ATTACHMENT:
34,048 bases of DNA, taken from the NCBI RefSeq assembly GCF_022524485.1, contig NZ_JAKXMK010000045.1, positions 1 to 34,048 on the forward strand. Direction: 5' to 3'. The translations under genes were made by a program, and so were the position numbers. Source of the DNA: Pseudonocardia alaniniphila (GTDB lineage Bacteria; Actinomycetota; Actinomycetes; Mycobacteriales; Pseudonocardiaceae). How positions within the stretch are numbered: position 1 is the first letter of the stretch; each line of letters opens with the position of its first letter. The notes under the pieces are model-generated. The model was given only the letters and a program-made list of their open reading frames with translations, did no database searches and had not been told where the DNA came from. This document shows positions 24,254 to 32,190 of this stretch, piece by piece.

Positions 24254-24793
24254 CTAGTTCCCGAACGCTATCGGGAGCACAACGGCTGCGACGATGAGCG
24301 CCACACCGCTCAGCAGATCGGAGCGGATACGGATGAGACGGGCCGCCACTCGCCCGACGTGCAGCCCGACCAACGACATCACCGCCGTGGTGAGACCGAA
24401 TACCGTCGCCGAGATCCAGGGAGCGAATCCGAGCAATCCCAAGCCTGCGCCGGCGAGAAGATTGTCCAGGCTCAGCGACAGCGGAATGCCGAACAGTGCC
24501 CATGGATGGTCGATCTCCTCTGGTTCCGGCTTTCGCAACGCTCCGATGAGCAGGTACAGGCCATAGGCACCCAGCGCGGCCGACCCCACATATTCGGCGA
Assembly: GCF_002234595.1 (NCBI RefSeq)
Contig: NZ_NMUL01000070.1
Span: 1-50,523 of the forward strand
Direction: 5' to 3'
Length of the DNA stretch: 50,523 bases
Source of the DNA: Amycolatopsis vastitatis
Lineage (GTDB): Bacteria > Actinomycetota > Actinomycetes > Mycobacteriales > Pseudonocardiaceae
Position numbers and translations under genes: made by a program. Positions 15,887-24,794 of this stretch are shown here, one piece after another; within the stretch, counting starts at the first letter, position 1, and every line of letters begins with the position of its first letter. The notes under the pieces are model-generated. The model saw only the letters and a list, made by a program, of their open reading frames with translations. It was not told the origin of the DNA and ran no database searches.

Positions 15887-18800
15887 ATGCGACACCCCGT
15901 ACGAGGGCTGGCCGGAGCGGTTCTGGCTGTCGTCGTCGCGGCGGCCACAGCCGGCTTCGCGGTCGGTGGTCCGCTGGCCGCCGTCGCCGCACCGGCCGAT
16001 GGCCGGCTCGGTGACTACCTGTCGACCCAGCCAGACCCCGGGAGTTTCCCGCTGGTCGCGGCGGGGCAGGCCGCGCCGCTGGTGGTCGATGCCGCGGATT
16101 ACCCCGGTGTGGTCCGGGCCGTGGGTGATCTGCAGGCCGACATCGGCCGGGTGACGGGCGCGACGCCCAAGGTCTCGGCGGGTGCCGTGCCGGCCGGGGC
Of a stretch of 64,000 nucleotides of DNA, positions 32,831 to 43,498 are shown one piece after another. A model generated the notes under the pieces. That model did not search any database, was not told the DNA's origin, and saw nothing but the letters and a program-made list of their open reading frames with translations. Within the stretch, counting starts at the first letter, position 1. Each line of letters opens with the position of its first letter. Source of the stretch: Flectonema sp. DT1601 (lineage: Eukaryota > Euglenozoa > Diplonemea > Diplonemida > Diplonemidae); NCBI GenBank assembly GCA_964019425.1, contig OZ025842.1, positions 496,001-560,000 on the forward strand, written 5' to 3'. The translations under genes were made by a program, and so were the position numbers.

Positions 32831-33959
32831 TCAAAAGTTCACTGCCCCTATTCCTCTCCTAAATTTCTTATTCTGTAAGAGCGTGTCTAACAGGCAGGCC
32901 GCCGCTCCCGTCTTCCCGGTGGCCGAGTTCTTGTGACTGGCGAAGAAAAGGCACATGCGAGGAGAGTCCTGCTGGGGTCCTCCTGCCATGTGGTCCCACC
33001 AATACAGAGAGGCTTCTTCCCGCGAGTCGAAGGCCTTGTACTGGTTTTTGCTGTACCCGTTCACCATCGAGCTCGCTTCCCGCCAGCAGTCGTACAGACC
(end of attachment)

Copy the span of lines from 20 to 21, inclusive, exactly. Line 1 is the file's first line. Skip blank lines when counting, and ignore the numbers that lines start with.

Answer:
Of a stretch of 64,000 nucleotides of DNA, positions 32,831 to 43,498 are shown one piece after another. A model generated the notes under the pieces. That model did not search any database, was not told the DNA's origin, and saw nothing but the letters and a program-made list of their open reading frames with translations. Within the stretch, counting starts at the first letter, position 1. Each line of letters opens with the position of its first letter. Source of the stretch: Flectonema sp. DT1601 (lineage: Eukaryota > Euglenozoa > Diplonemea > Diplonemida > Diplonemidae); NCBI GenBank assembly GCA_964019425.1, contig OZ025842.1, positions 496,001-560,000 on the forward strand, written 5' to 3'. The translations under genes were made by a program, and so were the position numbers.

Positions 32831-33959